That’s not to say, however, that he doesn’t share a close relationship with Pakistan. It’s a country he’s visited four times, on the first occasion as a baby to be circumcised, and shown off to his family in Karachi, though not necessarily in that order. “That’s actually my first memory. It’s slightly painful,” he jokes.
Then it was back to the motherland at the age of 15 to meet his cousins, three years later for a big wedding and in 2005 to film The Road to Guantanamo.
“I feel deeply connected to the culture,” he adds. “I speak Urdu at home, of course Pakistan is a deep part of who I am, even as it’s taken on a hybrid form being British.”
His maternal grandfather served at the Pakistani embassy in Calcutta, and his mother moved to Karachi aged seven. At the risk of sounding like Norman Tebbit, the British Conservative politician who famously coined the ‘cricket test’, an indicator of whether immigrants are loyal to Britain depending on which team they support, I ask Riz how he considers his nationality.
“I’m a British national, I also hold a Pakistani passport. In official terms I’ve got dual nationality,” he says, diplomatically.
And that’s the other thing about Riz. He’s completely inoffensive, yet charmingly charismatic.
It was his acting combined with impeccable research, masterful direction and a script bursting with humour which made Four Lions the most successful satirical film about terrorism to date.
Walking through London, Riz rarely manages to make it through a day without someone yelling the catchphrase ‘rubber-dinghy rapids bro’ at him. It’s one of many reasons to see the film. If you haven’t seen it and are in Pakistan, Riz quips, there are some pirate copies floating around apparently.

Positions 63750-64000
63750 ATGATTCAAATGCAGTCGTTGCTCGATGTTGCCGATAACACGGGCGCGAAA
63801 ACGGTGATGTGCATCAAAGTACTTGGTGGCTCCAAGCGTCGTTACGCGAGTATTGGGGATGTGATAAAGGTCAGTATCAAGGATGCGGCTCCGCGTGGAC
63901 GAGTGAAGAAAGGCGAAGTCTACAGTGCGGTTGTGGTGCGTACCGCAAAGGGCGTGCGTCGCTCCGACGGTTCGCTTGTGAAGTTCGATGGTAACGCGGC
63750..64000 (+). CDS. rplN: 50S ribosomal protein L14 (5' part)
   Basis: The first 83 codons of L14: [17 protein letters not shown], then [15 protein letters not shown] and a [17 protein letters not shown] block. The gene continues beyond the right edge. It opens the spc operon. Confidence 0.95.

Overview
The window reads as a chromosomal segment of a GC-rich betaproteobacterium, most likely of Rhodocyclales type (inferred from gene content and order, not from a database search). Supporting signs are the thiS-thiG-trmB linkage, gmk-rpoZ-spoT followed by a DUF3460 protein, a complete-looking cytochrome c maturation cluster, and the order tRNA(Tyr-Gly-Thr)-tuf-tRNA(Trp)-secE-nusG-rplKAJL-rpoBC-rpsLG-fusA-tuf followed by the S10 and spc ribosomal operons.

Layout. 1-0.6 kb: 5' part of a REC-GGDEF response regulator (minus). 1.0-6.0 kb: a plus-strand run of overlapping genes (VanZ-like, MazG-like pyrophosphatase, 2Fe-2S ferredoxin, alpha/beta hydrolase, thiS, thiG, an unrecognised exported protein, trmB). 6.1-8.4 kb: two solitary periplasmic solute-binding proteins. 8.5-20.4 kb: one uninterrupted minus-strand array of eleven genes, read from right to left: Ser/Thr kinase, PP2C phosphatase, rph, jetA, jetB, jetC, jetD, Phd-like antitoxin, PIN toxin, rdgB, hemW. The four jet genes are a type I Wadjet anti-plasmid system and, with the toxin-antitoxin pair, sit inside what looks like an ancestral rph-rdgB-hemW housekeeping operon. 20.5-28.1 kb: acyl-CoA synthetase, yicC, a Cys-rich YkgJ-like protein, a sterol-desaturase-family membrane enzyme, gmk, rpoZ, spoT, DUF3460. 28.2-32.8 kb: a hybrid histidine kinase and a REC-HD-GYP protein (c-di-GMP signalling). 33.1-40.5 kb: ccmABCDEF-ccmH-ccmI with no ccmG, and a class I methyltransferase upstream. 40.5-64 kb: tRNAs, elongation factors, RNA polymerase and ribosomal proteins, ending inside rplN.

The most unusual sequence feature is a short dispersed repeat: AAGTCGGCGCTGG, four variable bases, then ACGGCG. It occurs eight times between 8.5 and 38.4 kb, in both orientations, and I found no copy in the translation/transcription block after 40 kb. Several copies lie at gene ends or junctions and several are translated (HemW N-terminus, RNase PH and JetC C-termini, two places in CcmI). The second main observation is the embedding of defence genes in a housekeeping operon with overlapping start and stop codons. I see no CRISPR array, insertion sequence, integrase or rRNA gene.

There’s also ‘Paki Rambo’, a phrase which has been turned into a rap by the Pakistani artist Adil Omar.
With jibes made throughout the film at converts to Islam and British Muslims who have become more religious since 9/11, you would have expected some criticism.
“I genuinely have not received one single bit of hate mail. Not a single one,” he says, almost in shock himself. “Not a single email, not a tweet message, Myspace, Facebook, nothing.”
Four Lions has become, Riz says excitedly, a cult classic.
“I feel privileged to be part of a film that’s enjoyable and bold and meaningful. I couldn’t even begin to tell you the scale of the response.”
With those words, he departs. It is a sentiment, I am certain, which will remain with him, even after experiencing the glitz and glamour of Hollywood.
Published in The Express Tribune, December Sunday Magazine, 18th, 2011.